Childhood Argumentative Analysis

862 Words4 Pages
Childhood is not at all the same thing in different times and places. That childhood differs in important ways according to where in the world we are what period of history we are in, or which social group we are considering, is not in dispute. What is sometimes disputed, however, is whether we can use the words ‘childhood’ and ‘children’ to apply to what we find in different times and places or among different social groups. Unsurprisingly, some authors prefer to speak of a multiplicity of ‘childhoods’ rather than a single ‘childhood’.
It is now generally accepted that childhood is, in a significant sense, socially constructed– that is, it is something produced in social interaction and discourse rather than being a purely natural phenomenon.
…show more content…
Two broad theoretical positions have emerged on this question. One argues that childhood is a characteristic of human evolution designed to ensure the survival and development of the species. The other suggests that the state of childhood or how childhood is viewed is significant in itself as an indicator of the evolution or development of societies and cultures toward notions of civility or modernity. The former, which encompasses the biosocial and evolutionary approaches, (Panter-Brick, 1998) argues that childhood, as a stage of growth and development, has evolved in human society to provide the conditions for optimizing the prospects of maturity. In particular, this perspective has suggested that the distinctively rapid growth of the brain and the immaturity of dentition and digestive tracts characteristic of the early stages of human life have evolved over time to sustain human society. Such a view is consistent with an essentialist or universal view of childhood (that prioritizes biology over environment in explaining childhood) but has also recognized that social conditions and ecology play a part in constructing the social and cultural response to childhood. Somewhat related to bio-social theories, the perspective of evolutionary psychology came to regard childhood as directly linked to the evolution of what has been called a psychology of PARENTING. This theory suggests that certain universal characteristics of infants and young children, such…show more content…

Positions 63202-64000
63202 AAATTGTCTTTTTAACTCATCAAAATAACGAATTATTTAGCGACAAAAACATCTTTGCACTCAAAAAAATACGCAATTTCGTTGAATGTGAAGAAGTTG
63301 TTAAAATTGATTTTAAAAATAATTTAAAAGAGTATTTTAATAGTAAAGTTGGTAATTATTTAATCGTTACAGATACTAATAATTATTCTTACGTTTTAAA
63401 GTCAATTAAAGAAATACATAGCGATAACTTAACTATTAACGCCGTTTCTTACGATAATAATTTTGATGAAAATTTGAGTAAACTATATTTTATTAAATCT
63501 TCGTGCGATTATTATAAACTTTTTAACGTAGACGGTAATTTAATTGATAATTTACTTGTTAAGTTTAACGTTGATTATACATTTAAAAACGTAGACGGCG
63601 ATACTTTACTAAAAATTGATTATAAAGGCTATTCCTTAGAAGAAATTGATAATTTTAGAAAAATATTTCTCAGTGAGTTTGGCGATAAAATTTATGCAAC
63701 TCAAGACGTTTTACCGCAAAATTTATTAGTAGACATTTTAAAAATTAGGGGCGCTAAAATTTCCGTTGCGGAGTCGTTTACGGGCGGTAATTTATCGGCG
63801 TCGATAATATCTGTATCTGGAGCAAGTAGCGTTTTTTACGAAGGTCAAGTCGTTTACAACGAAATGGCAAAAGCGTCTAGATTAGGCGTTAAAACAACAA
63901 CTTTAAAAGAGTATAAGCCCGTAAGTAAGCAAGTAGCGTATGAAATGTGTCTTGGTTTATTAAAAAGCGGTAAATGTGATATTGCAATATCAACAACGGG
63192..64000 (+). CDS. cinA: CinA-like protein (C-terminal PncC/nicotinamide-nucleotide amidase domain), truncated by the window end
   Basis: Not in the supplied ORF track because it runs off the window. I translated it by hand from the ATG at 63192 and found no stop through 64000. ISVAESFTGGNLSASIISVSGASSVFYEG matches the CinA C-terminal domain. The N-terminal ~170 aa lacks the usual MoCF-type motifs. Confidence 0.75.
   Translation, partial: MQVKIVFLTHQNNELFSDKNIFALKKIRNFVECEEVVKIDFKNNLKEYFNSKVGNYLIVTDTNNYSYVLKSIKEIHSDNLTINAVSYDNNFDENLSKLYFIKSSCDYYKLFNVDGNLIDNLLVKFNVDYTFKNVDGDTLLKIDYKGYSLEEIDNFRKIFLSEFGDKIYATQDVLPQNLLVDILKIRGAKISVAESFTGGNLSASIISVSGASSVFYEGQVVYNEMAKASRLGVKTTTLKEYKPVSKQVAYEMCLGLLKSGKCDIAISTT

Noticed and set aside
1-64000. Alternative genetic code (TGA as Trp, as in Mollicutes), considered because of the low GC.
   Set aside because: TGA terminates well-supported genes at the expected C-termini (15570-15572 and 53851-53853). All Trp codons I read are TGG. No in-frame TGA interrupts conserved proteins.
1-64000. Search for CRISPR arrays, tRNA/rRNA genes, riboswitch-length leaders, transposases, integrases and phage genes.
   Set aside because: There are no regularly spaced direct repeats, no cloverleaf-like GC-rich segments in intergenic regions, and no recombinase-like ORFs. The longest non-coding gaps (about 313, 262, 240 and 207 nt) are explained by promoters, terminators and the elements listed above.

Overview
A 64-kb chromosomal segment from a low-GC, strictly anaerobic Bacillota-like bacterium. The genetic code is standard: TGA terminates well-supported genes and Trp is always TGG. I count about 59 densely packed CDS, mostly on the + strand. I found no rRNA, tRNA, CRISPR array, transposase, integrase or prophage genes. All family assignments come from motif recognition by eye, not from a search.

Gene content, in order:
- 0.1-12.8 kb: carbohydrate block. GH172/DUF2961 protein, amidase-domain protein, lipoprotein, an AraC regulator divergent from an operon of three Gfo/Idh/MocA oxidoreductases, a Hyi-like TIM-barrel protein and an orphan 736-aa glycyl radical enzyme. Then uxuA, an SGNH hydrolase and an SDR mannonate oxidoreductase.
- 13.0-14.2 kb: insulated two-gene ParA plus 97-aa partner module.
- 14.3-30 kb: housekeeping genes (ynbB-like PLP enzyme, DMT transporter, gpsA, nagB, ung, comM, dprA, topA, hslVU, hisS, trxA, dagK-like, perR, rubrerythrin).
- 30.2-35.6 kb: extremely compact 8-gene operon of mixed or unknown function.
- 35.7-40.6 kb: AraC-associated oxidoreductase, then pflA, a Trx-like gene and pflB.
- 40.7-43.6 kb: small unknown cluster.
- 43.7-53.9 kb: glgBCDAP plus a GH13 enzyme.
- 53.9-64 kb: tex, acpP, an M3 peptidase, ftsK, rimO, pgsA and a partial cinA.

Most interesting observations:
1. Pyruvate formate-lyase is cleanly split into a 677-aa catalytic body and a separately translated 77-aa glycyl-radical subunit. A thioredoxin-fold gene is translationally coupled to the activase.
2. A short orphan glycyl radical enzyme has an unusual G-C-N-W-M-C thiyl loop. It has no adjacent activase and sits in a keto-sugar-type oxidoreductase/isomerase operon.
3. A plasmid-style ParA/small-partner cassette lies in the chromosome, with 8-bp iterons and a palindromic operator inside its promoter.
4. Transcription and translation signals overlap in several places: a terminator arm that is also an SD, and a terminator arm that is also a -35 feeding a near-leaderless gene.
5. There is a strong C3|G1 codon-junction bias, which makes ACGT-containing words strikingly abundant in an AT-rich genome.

Social-constructionist theory seeks to illustrate that there are many possible answers to the questions "What is a child?" or "What is childhood?" While factors such as body weight might be measured scientifically, producing the same answer in any time or place, childhood itself, the social and cultural expectations of the child, and its roles and responsibilities or stages of legitimacy can be understood very differently according to any contextual worldview. Social-constructionist theory argues that a notion of childhood is generated by successive generations out of a mix of tradition, social inter-course, and technological development. The context is cultural, and the key generating force is discourse. A discourse on childhood is the mediation of an interrelated set of ideas which are communicated through predominantly cultural outlets that generate and consolidate a particular
Open Document